The U.S. Census Bureau has kept track of home ownership statistics since 1965, which turned out to be the lowest percentage of any year at 62.9%. The highest level ever recorded was in Q2 in 2004, just a few years before the recession at 69.2%. The 53-year average is 65.2%. Q2 of this year came in at 64.3%, up from 63.7% in Q2 of 2017, as we distanced ourselves from the recession years. According to Zillow (which on occasion is correct) the all-important millennial segment (mid-20’s to mid-30’s) reached a homeownership rate of 36.5%, up from 35.3% in Q1 of this year. Millennials are recognizing real estate as a valuable investment, as they get married, develop families and create other household formations.
The economic laws of supply and demand are logical and consistent, which has created a current market based on solid demand and a limited supply of homes for sale. Two major reasons for this dynamic are; a growing population creating a need for increased housing construction to help with balancing the market. Another primary factor is that would-be sellers are staying in their homes longer. From 1987-2008, sellers remained in their homes for a median of six years, according to RIS Media. By 2014, sellers were remaining in their homes for 10 years, which is still the case today. A few reasons for this visible change are: 1) waiting for their equity to increase 2) concern about what to buy if they sell 3) may not be informed of available lifestyle options. Another reason is not feeling comfortable with a potential complicated process. According to a NAR (National Association of Realtors) survey, sellers judge and place high priority on five broker tasks: 1) marketing and exposing their home to the maximum amount of buyers 2) selling the home in the most reasonable time frame 3) pricing the home competitively without leaving money on the table 4) counseling to help prepare the home for sale 5) locating the best realtor to accommodate and address their concerns and goals. Reputation, trustworthiness, and experience were the most important considerations…and should be! Engaging the right realtor is a value proposition and will help you make, and save money, and your time! Something to keep in mind; although we are considered to be in a “sellers’ market”, once the property is under-contract, the power shifts more to the buyer regarding the inspection, appraisal, financing, and other due diligence factors, creating a balance to the transaction.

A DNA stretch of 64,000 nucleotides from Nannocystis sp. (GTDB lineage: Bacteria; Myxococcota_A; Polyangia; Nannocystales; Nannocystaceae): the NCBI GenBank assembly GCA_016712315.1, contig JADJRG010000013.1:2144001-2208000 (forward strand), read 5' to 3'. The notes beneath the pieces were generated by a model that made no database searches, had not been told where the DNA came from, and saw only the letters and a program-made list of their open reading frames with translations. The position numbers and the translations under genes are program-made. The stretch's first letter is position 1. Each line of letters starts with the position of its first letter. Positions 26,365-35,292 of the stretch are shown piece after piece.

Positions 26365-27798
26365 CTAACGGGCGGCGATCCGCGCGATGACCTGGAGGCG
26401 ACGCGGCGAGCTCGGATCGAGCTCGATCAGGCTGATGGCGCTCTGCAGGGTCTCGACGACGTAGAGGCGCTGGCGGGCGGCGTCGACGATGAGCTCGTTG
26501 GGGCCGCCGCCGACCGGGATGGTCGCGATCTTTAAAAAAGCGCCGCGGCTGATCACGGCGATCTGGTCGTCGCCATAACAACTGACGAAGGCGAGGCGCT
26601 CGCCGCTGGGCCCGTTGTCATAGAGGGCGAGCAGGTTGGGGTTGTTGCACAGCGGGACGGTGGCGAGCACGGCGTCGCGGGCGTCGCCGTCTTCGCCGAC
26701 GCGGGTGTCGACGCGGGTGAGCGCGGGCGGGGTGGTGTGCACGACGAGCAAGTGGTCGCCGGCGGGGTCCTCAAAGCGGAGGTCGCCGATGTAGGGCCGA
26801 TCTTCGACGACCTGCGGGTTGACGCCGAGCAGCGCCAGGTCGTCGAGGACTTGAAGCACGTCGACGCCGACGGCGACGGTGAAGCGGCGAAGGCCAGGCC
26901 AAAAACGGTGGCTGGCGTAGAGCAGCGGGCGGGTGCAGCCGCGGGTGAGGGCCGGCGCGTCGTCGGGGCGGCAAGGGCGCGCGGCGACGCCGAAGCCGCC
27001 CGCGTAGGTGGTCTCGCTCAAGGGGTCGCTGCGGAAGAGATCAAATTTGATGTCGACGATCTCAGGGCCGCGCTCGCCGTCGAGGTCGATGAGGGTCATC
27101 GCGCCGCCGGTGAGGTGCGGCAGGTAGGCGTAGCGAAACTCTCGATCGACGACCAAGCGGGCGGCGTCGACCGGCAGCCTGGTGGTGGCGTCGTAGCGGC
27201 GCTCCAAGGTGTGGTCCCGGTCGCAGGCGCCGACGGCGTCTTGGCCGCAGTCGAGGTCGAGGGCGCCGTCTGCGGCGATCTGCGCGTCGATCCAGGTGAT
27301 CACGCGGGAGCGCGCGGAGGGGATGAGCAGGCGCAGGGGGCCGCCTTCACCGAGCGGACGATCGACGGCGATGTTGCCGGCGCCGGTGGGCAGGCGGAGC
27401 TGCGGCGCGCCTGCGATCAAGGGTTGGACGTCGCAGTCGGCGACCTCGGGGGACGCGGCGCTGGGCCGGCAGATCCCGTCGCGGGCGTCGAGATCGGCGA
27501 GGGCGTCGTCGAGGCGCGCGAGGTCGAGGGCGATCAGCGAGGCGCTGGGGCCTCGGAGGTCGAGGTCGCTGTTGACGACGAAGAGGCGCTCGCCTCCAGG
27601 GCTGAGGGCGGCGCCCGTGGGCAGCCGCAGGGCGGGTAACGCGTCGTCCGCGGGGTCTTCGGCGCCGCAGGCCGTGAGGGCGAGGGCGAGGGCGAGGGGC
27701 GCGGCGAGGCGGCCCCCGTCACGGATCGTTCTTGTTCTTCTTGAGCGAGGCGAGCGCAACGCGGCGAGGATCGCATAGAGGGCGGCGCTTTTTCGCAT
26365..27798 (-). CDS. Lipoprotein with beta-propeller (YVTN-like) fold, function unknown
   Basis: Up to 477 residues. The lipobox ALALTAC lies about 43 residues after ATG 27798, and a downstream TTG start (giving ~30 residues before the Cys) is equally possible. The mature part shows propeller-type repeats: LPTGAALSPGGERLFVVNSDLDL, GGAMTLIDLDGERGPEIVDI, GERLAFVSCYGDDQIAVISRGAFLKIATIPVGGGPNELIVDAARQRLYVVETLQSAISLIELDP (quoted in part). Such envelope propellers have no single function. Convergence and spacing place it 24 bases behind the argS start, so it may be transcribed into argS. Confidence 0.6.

Rising prices and low inventory is leading to a decline of foreign-bought homes in America. According to a new NAR study, foreign buyers spent $153 billion in 2017 and are only on pace to spend $121 billion this year, however they do spend about 20% more per transaction than the average American citizen, buying in larger cities and resort areas. According to Lawrence Yun of NAR, this may be due to “the current haziness on immigration and trade”. Continued growth in high paying jobs and the stock market has fueled the luxury market. According to Realtor.com, the number of $1 million-plus transactions are up a significant 25%, year-over-year, with the average days on market only 105 days, 96 days in Denver, with high-end sales up 19%, locally reported by LIV Sotheby’s International Realty (LIV SIR).
LIV SIR also researched the full Metro-Denver market (all price ranges) YTD through July. These statistics revealed on-going price appreciation of about 10%, sales volume up 7%, new listings up only 1%, and the amount of homes sold was actually down by 2%. The luxury market has also been strong, but in a different fashion. The amount of sold properties (YTD) increased an amazing 20% (1,109 sales), new inventory rose noticeably 11%, and prices held at about the same level as last year at this time. The amount of inventory improvement is encouraging for buyers creating a better shopping experience.